Seventeen days at sea is, to be honest, a little more pleasant to contemplate once safely ensconced in a beach side bar with a good meal and a few rum punches under your belt. To be even more honest, there were times over the past two weeks when both Leonie and I had cause to seriously question our sanity. Why exactly do we do these things? One view would be that the trip consisted of endless days of four hour watches spent gripping the tiller or wheel while spray flings across the cockpit and a progression of broken equipment proceeds to clatter, gurgle, clang, beep or persists in moody silence while you bang, tap, dismember or re-wire it in a vain attempt to produce a crackle of static.
Examples of various misadventures suffered during our voyage include: parted genoa sheet (the thing that holds the front sail on snapped resulting in an alarming fluttering and flapping from the front (kind of like a Nasgul flapping with the fury of the dark lord and trying to drag you to Mordor); an unpredictable starboard winch that decides at random whether to happily retrieve rope or to suddenly spin uncontrollably in the wrong direction while repeatedly bashing Patrick’s knuckles with the still attached winch handle; a broken bilge pump (the thing that is supposed to pump out the water that is not supposed to be in the bottom of the boat but still persists in flooding in despite your conviction that it should not be there); another broken genoa sheet (return of the demented Nasgul); the companion way fell off its hinges (the bit that lets you into the relative comfort of the yachts interior suddenly decided that all the waves coming over the boat should also get a chance of shelter); a broken genoa pole (the thing that holds the sail out to catch the wind breaks resulting in a third round of bloody Nasgul attack) .. well the list goes on to be honest …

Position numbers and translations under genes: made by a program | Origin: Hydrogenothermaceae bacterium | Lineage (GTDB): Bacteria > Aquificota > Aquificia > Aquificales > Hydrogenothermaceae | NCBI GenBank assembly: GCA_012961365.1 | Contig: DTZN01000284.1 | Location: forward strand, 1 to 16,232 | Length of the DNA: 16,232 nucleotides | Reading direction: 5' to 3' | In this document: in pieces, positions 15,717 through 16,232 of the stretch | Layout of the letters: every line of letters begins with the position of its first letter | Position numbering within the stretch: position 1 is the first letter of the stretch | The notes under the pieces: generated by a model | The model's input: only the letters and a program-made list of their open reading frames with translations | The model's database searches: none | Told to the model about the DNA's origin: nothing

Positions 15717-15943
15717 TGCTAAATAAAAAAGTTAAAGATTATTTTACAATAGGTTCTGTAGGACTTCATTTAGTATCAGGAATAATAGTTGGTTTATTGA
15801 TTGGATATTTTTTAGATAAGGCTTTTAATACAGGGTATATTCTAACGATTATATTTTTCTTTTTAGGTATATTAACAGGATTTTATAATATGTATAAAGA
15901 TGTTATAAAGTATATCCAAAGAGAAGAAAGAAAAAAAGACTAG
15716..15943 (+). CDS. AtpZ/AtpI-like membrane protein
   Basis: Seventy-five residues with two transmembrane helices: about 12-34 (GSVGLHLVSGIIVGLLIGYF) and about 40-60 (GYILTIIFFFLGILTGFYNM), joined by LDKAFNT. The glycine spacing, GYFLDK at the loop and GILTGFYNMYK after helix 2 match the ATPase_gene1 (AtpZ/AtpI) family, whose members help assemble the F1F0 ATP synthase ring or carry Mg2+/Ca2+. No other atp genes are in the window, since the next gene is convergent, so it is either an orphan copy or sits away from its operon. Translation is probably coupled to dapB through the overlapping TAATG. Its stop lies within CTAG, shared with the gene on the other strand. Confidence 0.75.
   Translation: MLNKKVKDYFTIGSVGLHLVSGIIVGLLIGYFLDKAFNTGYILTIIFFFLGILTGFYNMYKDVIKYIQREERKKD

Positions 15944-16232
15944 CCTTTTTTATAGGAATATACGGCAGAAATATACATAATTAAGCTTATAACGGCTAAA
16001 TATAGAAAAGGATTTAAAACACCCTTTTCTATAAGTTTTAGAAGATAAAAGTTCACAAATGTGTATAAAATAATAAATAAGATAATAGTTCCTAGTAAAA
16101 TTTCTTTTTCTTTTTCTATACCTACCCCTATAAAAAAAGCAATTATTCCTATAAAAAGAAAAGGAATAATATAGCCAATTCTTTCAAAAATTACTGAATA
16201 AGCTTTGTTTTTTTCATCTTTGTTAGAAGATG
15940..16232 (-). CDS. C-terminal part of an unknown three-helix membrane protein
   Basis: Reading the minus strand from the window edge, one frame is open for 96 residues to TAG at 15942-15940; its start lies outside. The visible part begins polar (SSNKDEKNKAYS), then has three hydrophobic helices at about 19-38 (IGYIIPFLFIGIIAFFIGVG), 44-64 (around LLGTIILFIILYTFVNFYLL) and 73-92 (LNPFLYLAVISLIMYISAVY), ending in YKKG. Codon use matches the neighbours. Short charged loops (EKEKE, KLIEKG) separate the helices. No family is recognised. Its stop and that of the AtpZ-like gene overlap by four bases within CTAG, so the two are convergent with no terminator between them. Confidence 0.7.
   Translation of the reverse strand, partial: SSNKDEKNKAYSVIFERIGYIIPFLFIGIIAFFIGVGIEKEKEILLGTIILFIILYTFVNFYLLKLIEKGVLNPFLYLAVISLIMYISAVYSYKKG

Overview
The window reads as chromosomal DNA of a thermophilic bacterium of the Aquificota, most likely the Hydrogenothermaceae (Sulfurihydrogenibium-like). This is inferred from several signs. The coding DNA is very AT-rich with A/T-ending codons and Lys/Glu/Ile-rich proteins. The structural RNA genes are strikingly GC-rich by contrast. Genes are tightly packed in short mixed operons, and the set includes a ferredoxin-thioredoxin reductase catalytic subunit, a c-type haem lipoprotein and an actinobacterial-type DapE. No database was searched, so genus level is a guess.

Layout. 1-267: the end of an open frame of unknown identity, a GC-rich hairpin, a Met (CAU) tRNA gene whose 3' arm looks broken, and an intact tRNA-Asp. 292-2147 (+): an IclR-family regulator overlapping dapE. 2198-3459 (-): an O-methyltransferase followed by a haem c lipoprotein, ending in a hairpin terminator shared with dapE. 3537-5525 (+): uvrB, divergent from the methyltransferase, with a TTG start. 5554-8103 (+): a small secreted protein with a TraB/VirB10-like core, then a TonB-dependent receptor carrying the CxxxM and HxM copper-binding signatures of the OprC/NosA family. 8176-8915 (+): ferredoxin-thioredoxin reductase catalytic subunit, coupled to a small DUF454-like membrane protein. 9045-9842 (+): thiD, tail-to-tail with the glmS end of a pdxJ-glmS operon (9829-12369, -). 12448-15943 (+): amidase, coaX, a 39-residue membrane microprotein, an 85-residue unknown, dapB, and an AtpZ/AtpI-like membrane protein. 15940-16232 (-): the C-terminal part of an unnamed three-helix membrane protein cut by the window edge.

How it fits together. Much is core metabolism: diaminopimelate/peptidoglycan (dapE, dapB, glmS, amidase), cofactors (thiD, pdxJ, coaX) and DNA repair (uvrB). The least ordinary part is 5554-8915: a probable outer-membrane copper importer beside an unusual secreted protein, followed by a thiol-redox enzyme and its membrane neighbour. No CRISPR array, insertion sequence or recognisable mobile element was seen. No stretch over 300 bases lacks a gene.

But then again there were moments where the sheer splendour of crossing an ocean washes away the hardship. There were some magic times on the passage that defy description. The days melt together and you mind roams on the long watches. You get a chance to contemplate the past, the present and the future in ways that you never seem to make space for in the real world. When you do raise your head from reverie you may be treated to a spectacular sunrise chasing you across the Atlantic, or a school of flying fish darting over the curled crests of the waves. Perhaps a low cloud will be racing you across the waves or a shooting star will blaze across the heavens pointing towards your destination. It seems that the highlights of the trip are condensed into instants of elation and exhilaration that more than make up for the intervening hours of blank effort to steer a straight course.
And now as I contemplate another rum punch there is another growing feeling that is threatening to swamp both the good and the bad reflections of the voyage – a feeling of pride. We two, poor sojourners and our dog have limped slowly across the face of the planet, chased the sunset and overtook her, swapped the cobalt blue ocean for the turquoise coral seas of the Caribbean and have learned a lot about ourselves in the process. We are also intimately acquainted with the bowel movements of our dog so perhaps we shouldn’t get carried away, but at the end of the day we are two very happy people with a pinch of pride that will stay with us for a long time (and a dog who is happy to be back on the beach).